Previous studies in Norway, show that the e-bike is of little interest to people who already cycle a lot for transport or for exercise [16] – and that the e-bike thus serves other purposes and markets than the ordinary bike.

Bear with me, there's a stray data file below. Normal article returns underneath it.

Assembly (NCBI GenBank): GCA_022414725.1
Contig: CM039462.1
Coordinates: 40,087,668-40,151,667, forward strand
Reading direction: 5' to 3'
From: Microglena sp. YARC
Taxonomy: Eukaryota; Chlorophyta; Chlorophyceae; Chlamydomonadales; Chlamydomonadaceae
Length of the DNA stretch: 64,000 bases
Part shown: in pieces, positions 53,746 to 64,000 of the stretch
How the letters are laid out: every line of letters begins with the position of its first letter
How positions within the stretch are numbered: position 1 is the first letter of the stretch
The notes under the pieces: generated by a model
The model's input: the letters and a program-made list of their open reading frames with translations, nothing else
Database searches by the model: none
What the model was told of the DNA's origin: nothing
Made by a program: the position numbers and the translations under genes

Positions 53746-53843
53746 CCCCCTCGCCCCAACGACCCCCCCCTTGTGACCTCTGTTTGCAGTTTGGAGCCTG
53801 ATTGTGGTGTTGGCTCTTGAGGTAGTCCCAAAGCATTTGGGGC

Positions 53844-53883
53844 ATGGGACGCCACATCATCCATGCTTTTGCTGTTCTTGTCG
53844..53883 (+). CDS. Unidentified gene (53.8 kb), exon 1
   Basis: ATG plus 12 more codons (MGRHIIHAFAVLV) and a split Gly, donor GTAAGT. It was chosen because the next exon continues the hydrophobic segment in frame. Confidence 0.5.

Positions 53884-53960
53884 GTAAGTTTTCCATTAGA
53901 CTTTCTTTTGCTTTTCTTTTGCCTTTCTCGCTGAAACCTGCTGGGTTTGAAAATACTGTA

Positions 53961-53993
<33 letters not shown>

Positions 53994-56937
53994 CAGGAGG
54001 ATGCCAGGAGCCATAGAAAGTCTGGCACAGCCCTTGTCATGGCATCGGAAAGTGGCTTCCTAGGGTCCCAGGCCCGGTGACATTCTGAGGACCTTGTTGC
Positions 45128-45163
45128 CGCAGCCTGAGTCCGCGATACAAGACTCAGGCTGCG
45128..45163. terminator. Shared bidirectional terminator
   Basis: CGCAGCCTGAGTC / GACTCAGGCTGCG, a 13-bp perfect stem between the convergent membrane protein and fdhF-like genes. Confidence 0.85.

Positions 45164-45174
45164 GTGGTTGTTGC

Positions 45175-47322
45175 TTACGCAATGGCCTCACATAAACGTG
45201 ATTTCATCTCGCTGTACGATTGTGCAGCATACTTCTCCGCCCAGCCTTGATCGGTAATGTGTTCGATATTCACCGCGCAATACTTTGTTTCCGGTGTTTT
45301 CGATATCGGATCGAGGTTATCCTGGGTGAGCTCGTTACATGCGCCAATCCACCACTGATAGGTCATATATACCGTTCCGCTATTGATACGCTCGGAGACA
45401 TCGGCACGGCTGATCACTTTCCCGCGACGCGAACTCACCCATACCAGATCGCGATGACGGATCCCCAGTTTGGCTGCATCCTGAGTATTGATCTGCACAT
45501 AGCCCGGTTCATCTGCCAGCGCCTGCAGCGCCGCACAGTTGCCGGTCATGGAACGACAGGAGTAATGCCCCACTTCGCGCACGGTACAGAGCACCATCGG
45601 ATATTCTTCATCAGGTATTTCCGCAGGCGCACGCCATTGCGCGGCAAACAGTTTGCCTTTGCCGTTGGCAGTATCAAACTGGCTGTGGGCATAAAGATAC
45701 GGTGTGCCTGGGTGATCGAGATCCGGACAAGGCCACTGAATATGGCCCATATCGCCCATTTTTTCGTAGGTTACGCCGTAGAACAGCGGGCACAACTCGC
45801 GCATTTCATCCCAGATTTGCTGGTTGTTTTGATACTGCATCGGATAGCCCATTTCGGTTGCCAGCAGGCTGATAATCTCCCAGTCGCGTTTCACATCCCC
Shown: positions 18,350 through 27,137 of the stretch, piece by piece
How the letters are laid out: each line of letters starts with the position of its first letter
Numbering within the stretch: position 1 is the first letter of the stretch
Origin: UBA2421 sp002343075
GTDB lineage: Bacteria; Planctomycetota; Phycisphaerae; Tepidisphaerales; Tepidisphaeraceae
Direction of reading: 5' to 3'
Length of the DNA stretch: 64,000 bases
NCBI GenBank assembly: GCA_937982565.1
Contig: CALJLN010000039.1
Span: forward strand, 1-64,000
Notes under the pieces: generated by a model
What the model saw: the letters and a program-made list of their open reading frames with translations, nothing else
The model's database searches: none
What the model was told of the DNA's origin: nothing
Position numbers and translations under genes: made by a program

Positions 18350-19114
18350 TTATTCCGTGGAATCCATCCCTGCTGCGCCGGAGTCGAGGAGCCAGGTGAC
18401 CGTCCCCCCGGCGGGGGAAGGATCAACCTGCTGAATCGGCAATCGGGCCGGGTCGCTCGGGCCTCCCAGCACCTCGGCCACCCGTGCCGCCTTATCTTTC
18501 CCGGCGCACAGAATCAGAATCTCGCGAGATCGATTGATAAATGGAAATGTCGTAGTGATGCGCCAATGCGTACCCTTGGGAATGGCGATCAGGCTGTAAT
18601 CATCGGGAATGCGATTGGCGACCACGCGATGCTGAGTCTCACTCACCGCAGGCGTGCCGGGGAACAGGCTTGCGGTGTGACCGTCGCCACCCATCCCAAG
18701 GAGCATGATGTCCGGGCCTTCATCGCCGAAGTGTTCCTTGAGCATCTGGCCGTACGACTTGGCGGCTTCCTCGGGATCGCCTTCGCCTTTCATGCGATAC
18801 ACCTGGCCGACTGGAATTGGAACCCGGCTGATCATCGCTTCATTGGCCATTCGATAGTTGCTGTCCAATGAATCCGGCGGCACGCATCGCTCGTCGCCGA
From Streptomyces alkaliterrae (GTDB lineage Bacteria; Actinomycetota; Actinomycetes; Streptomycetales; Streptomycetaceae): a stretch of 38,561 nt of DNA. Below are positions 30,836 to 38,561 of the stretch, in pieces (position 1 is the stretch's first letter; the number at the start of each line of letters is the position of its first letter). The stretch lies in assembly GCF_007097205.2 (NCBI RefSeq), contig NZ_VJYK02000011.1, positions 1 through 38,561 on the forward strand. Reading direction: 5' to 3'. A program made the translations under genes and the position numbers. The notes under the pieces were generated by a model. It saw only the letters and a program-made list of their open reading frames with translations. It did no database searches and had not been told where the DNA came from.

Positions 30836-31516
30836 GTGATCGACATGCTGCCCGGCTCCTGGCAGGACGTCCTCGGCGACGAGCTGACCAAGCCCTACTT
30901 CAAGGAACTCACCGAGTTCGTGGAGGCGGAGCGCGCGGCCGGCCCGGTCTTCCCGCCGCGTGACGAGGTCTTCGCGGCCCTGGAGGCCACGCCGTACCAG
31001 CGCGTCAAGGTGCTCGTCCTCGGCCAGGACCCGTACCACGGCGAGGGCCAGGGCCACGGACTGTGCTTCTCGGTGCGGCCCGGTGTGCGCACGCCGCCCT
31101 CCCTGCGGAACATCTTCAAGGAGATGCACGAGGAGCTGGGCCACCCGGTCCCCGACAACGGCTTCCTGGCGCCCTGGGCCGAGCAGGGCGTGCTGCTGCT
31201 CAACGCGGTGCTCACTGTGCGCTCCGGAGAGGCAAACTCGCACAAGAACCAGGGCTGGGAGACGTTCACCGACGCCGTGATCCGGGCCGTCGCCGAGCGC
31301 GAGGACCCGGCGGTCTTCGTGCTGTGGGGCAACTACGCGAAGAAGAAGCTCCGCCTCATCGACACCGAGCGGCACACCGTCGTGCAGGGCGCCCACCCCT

It has been suggested that in countries with low cycling levels, such as Norway, there is a large proportion of training-oriented and highly equipped cyclists – so-called “lycra-cyclists” [14] – and in such a cycling culture the e-bike is counter to the motivation for cycling (namely that it provides daily exercise). In support of this, a previous study has shown that there is a substantial part of the cycling population that has improved fitness as a main motivation for cycling [16]. However, an equally large segment of the cycling population has been found not to be motivated by fitness. Hence, fitness turns out to be the most divisive issue related to cycling: people tend to think of fitness as either important or unimportant in their decision about mode of travel, and rarely as of middle importance [16].